I'm surprised to see that it actually passes the Bechdel Test
, but the first thing I felt about this movie is that jesus friggin christ is Knives a horrible fucking character and stereotype. Neither she nor Ramona seem capable of functioning on their own, or without men's orders.
I feel like the Scott Pilgrim movie is like the Lord of the Rings movies, in that if you view it as a stand-alone product then it doesn't stand on its own merits very well at all, but if you view it as a kind of supporting product that helps celebrate a franchise that's already fully expressed elsewhere, then it does the job just fine.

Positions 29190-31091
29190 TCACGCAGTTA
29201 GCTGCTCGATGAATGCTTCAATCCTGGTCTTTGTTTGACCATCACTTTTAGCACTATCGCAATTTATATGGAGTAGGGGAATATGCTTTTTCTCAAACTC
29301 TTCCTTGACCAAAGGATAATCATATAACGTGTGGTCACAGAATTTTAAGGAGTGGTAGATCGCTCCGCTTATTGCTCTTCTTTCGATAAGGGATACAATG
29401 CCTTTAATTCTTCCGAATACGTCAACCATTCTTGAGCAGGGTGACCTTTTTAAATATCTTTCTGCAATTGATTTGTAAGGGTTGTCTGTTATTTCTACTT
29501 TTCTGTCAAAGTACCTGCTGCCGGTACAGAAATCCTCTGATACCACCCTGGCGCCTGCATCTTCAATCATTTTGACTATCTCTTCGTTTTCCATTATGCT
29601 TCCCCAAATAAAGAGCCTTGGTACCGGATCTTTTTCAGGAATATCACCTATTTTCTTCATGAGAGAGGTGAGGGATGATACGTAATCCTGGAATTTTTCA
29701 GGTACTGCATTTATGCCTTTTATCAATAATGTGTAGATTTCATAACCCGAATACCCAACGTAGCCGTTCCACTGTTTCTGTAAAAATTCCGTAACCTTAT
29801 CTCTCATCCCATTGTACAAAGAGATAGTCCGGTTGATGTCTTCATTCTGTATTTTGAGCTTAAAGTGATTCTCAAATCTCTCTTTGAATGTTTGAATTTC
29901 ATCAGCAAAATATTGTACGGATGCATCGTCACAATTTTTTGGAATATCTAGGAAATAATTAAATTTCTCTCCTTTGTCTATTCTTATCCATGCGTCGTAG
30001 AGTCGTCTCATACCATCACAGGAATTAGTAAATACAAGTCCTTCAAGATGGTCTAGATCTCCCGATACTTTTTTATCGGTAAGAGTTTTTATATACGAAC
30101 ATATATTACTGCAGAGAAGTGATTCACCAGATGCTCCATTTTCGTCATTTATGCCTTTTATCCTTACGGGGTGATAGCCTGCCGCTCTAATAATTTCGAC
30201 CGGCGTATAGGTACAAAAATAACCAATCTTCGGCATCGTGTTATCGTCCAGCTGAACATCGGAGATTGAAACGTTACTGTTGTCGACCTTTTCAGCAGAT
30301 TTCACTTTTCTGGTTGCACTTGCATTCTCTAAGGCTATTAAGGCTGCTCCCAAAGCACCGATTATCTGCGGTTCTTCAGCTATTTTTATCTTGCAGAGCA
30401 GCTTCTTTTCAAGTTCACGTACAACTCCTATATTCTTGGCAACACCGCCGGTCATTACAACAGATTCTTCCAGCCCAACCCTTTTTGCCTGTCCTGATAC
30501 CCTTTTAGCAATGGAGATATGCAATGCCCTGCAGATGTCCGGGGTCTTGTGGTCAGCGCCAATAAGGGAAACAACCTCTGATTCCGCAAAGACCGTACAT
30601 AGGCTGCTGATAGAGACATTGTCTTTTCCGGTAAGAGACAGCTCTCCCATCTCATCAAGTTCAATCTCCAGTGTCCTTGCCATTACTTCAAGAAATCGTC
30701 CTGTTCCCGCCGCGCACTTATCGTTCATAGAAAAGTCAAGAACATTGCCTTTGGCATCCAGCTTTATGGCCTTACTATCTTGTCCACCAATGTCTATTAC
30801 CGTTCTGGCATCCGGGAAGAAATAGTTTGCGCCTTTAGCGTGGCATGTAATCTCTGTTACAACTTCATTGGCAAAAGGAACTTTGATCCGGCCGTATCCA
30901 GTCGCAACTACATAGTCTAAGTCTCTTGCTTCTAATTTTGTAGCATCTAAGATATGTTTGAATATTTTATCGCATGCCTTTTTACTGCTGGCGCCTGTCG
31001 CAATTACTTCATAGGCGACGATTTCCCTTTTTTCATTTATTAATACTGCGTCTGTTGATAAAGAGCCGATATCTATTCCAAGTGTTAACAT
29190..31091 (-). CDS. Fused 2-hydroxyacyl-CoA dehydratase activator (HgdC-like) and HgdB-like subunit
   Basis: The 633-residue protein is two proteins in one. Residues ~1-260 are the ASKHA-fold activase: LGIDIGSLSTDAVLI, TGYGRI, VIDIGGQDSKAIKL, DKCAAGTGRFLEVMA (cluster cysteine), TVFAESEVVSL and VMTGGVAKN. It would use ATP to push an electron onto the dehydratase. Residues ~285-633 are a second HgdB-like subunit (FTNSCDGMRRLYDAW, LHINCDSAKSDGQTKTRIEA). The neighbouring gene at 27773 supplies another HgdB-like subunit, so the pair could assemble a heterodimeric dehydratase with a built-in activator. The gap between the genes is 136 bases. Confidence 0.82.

Ramona and Knives kind of got hamstrung by the fact that they filmed most of the movie without knowing how the story was going to end, and so they weren't able to set up satisfying character arcs for either of them. My hope was that they'd subvert the "girls only exist to be objects for the hero to choose between"
cliche by having them both ditch him at the end before he even got the chance to try, and everybody realizing that the whole dilemma was stupid to begin with and then going off to dip a bunch of french fries in mayonnaise or whatever it is Torontoans do. OH WELL.
So yeah, the ending was bullshitty, but they didn't have any chance to do the necessary dramatic narrative preparation to support it because no one working on the film knew what was going to happen at the end until everything else had already been filmed.